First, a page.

also been reported.
During use of buprenorphine as substitution treatment the following adverse
reactions have also been observed: hepatic necrosis and hepatitis.
Supportive measures should be instituted and if appropriate Naloxone or
respiratory stimulants can be used. The expected symptoms of overdosage
would be drowsiness, nausea and vomiting; marked miosis may occur.
Buprenorphine is a µ (mu) opioid partial agonist and κ (kappa) antagonist. It is
a strong analgesic of the partial agonist (mixed agonist/antagonist) class.
When taken orally, buprenorphine undergoes first-pass hepatic metabolism
with N-dealkylation and glucuroconjugation in the small intestine. The use of
this medication by the oral route is therefore inappropriate.
Peak plasma concentrations are achieved 90 minutes after sublingual
The absorption of buprenorphine is followed by a rapid distribution phase and
a half-life of 2 to 5 hours.
Metabolism and elimination
Buprenorphine is oxidatively metabolised by 14-N-dealkylation to N-desalkylbuprenorphine (also known as norbuprenorphine) via cytochrome P450
CYP3A4 and by glucuroconjugation of the parent molecule and the
dealkylated metabolite. Norbuprenorphine is a µ (mu) agonist with weak
Elimination of buprenorphine is bi- or tri- exponential, with a long terminal
elimination phase of 20 to 25 hours, due in part to reabsorption of
buprenorphine after intestinal hydrolysis of the conjugated derivative, and in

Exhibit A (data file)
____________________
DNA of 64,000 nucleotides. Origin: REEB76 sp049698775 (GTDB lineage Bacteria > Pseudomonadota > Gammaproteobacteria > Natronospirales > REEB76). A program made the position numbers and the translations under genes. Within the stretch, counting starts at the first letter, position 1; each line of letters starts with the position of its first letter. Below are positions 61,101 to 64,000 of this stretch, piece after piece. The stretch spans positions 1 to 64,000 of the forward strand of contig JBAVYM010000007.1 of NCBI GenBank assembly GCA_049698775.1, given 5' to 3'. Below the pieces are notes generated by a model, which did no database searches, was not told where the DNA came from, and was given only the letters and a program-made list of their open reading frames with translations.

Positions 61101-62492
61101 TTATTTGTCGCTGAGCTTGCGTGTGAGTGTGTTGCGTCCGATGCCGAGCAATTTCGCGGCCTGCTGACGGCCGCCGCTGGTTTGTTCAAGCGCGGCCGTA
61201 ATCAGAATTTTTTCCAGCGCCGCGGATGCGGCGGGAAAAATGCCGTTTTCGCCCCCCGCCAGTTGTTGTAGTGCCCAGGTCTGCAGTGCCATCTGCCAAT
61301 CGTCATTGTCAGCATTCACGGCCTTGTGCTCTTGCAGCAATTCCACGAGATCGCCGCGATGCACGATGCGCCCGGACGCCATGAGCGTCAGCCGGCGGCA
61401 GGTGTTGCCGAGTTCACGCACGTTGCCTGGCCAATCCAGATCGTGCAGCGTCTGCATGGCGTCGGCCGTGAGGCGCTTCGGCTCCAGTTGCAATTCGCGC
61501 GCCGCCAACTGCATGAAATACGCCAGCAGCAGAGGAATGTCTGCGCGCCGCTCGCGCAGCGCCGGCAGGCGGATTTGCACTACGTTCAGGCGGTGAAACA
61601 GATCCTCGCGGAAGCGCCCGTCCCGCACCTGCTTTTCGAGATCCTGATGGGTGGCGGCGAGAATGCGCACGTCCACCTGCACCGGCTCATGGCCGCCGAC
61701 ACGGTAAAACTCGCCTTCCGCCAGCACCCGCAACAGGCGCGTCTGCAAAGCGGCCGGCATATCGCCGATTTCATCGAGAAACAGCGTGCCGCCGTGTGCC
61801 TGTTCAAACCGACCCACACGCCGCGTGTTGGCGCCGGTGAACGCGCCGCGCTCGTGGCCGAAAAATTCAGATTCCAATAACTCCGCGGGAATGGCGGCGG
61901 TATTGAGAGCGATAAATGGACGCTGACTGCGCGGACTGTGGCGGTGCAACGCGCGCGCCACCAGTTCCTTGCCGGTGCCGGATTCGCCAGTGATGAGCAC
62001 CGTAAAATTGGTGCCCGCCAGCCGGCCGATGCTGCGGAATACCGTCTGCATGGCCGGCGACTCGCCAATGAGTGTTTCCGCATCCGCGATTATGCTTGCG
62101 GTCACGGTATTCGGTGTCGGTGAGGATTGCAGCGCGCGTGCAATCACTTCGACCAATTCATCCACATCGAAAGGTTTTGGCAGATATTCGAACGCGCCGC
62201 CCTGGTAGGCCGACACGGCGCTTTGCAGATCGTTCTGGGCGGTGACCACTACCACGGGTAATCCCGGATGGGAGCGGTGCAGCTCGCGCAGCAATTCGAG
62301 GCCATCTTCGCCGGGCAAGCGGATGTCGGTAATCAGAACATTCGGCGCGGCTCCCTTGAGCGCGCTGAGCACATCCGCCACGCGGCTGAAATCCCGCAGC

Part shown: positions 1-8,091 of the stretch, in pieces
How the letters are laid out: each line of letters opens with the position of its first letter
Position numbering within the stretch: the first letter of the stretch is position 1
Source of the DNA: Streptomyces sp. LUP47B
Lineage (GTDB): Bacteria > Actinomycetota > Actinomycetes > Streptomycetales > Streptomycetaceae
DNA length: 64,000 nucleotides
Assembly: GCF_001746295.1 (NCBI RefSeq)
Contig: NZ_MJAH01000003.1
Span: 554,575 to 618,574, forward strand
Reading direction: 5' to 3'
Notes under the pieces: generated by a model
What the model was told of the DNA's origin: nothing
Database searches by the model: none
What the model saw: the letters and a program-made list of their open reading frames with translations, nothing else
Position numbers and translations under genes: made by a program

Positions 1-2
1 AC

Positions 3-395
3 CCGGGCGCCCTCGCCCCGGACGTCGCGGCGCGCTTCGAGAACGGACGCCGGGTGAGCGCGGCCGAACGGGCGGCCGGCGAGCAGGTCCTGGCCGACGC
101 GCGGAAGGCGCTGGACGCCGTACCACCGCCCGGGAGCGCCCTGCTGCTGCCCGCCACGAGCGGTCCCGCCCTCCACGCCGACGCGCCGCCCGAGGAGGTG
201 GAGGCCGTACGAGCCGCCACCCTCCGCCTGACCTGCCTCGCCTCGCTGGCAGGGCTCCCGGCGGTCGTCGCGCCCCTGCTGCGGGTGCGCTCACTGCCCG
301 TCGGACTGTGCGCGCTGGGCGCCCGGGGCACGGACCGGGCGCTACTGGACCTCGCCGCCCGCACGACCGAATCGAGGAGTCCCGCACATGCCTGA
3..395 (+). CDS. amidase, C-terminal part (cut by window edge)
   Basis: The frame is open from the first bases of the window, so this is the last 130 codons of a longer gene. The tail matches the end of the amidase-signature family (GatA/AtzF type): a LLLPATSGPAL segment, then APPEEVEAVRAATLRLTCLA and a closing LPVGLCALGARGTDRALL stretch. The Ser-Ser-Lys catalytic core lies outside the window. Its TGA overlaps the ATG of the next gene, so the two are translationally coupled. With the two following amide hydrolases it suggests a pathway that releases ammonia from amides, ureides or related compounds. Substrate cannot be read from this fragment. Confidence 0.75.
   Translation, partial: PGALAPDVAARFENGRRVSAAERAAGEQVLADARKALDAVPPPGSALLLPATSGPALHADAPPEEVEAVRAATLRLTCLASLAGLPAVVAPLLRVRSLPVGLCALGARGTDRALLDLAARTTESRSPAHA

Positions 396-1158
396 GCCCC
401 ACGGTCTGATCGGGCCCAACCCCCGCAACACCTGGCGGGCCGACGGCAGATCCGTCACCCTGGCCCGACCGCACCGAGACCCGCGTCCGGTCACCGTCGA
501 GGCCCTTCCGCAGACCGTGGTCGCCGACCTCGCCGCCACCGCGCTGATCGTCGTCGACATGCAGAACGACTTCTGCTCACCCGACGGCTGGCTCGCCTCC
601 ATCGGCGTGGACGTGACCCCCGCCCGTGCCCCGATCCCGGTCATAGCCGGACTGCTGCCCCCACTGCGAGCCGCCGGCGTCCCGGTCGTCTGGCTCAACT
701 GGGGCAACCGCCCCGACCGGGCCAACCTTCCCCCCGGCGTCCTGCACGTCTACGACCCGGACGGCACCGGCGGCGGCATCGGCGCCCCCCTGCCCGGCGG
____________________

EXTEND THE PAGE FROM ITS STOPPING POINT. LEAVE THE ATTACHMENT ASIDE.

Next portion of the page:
part to the highly lipophilic nature of the molecule.
Buprenorphine is essentially eliminated in the faeces by biliary excretion of
the glucuroconjugated metabolites (80%), the rest being eliminated in the
Preclinical safety data
List of excipients
Lactose, mannitol, maize starch, povidone K30, citric acid anhydrous,
magnesium stearate, sodium citrate, purified water and alcohol (96%).
3 years - Nylon/aluminium/uPVC blister strip.
3 years - HDPE bottle.
Special precautions for storage
Do not store above 30ºC. Store in the original package - Nylon/aluminium/
uPVC blister strip.
Do not store above 30ºC - HDPE bottle.
Nature and contents of container
Nylon/aluminium/uPVC blister strips of 10 tablets each, packed in cartons of
HDPE bottle consisting of 50 tablets.
Special precautions for disposal
To be dissolved under the tongue and not to be chewed or swallowed.
MARKETING AUTHORISATION HOLDER
Indivior UK Limited
103 - 105 Bath Road
MARKETING AUTHORISATION NUMBER(S)
DATE OF FIRST AUTHORISATION/RENEWAL OF THE
DATE OF REVISION OF THE TEXT
Source: Medicines and Healthcare Products Regulatory Agency